It’s Thursday morning and we have moved into a nice little harbor, named appropriately, “Little Harbor” home of the famous “Pete’s Pub” a real beach bar, complete with palm trees, sand and all of the other features you could imagine in a romantic island retreat.
The harbor is ever so small with an approach depth of only 3′ at low tide. As you might imagine, with Pandora’s 6′ draft, we timed our arrival today to coincide with high tide. Coming into the channel was a bit of a nail biter as we saw less than two feet under our keel a few times. The channel is so narrow that I’d hate to get stuck and force other boats to delay their departure or arrival. That would not be a popular move here, I am sure.
To say that this is a small harbor doesn’t really make the point. It’s really tight and I don’t think that there are more than about 20 moorings. Happily, there were a few open when we arrived so that’s good. We are so close to one of the docks that it would be easy to toss something to someone from Pandora. I did check to see if we’d hit if the wind shifted by moving the boat in circle on the mooring and we cleared the dock by less than a boat length.
For the last two nights, since our arrival, we anchored near one of the nearby beaches, a very pretty spot. Yesterday I headed ashore to check out the local beach as a possible shelling spot. Given the popularity of the beaches in this area, I wasn’t expecting to find anything. However, after a few minutes, I realized that it was a GREAT SPOT to shell and headed back to Pandora to get Brenda. We returned to the beach and after less than an hour we had a great haul of shells including nearly a dozen sea biscuits, a sort of sand dollar. There were many scattered around the shallows at low tide. The live ones are black and are covered with little spines, sort of like a sea urchin. When they die, the spines fall off and what’s left is a white skeleton. They are very pretty. The ones that we picked up are still a bit dirty looking but a bit of bleach and some time in the sun will make them look much better.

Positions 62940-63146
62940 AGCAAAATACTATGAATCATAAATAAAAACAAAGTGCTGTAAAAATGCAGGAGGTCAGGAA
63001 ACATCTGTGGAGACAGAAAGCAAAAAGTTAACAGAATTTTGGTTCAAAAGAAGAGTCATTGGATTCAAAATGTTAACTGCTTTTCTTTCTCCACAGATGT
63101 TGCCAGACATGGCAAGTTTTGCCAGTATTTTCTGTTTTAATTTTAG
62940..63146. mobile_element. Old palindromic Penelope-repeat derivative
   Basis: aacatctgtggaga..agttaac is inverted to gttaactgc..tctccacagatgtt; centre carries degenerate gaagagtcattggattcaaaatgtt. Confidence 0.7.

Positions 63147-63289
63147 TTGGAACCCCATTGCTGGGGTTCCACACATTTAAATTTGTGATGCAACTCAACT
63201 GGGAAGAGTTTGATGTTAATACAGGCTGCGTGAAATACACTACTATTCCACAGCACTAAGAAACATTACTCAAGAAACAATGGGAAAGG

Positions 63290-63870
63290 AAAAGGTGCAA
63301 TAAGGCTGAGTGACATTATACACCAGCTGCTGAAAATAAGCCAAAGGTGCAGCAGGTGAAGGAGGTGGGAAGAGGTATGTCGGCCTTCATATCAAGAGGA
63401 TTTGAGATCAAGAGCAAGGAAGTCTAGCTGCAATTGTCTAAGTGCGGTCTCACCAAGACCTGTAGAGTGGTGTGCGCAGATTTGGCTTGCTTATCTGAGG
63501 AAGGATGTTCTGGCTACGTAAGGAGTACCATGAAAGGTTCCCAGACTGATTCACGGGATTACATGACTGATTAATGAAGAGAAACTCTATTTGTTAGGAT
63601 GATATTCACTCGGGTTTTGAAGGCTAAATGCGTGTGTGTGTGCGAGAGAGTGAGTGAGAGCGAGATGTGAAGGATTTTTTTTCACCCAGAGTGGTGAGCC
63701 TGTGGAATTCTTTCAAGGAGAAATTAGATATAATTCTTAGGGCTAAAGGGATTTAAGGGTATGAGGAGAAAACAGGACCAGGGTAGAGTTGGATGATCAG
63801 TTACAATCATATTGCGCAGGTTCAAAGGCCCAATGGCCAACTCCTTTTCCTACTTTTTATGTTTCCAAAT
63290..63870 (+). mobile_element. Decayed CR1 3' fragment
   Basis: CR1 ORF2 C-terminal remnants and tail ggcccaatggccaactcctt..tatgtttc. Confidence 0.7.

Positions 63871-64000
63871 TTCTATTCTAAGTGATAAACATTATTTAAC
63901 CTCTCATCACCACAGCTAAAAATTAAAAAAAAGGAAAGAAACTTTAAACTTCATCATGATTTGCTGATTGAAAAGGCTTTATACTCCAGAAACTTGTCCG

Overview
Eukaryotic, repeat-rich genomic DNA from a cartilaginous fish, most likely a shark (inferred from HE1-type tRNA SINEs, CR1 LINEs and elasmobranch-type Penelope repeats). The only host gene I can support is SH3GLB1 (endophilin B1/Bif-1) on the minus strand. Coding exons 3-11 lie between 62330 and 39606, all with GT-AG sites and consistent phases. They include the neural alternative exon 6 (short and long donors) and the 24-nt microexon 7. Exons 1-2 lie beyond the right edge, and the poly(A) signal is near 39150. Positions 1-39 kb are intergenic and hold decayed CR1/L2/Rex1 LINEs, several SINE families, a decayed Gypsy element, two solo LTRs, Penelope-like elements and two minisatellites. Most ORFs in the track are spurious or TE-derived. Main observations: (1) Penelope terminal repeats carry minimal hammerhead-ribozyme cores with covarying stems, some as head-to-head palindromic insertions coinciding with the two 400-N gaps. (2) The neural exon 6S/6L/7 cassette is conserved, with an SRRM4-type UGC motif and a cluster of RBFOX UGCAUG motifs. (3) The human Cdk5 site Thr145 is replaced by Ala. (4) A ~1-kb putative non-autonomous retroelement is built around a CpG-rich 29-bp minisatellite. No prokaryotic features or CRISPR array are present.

Our “haul” from the beach was great. With a little bleach and some sun, they will really clean up nicely. This is one of the sea biscuits. They have a very intricate structure to them. Very pretty. When we were entering through the cut into The Sea of Abaco, perhaps better described as The “Lake” of Abaco as it’s just not that big, especially after a 50+ mile run through water that was a deep as 17,000 feet at points, our friends on Nati, hailed us on the radio. We had not seen Anne and Dick for some time after spending a few weeks with them in Rum Cay and Conception Island more than a month ago. They have spent some time in the Abacos in past years and agreed to go over our chart books with us to help us get some ideas on what places to visit in over the next few weeks. We had a very enjoyable cocktail hour with them and were impressed with a tour of Nati. Nati is a 38′ catamaran and is their full time home. We hope to see them this summer as they may go to Maine. It would be great if they visited us in Essex too.
The view to shore here from Pandora is really nice. This spot gives the impression that you are in some remote island retreat. Of course, that impression is somewhat belied by the number of homes lining the shore. Very pretty, never the less. I love the whole palm, sandy beach and thatched umbrella thing. This is the famous “Pete’s Pub” as viewed from Pandora’s bow. I’ll bet that they sell drinks that have little umbrellas stuck in them. Perhaps 11:00 is too early to confirm that. Perhaps later. Yes, later… that would be good. And, I expect that we will be able to find our way there and back without getting lost. Pretty close. Well, lots to explore and I hear that the ocean is very close, just over the dunes. I can hear the surf pounding.
I can smell suntan lotion from down below so I guess that Brenda is about ready to check out the local sights. With that in mind, I’d better finish this post up and get the lead out, PDQ…
With that in mind, I’ll sign off for now.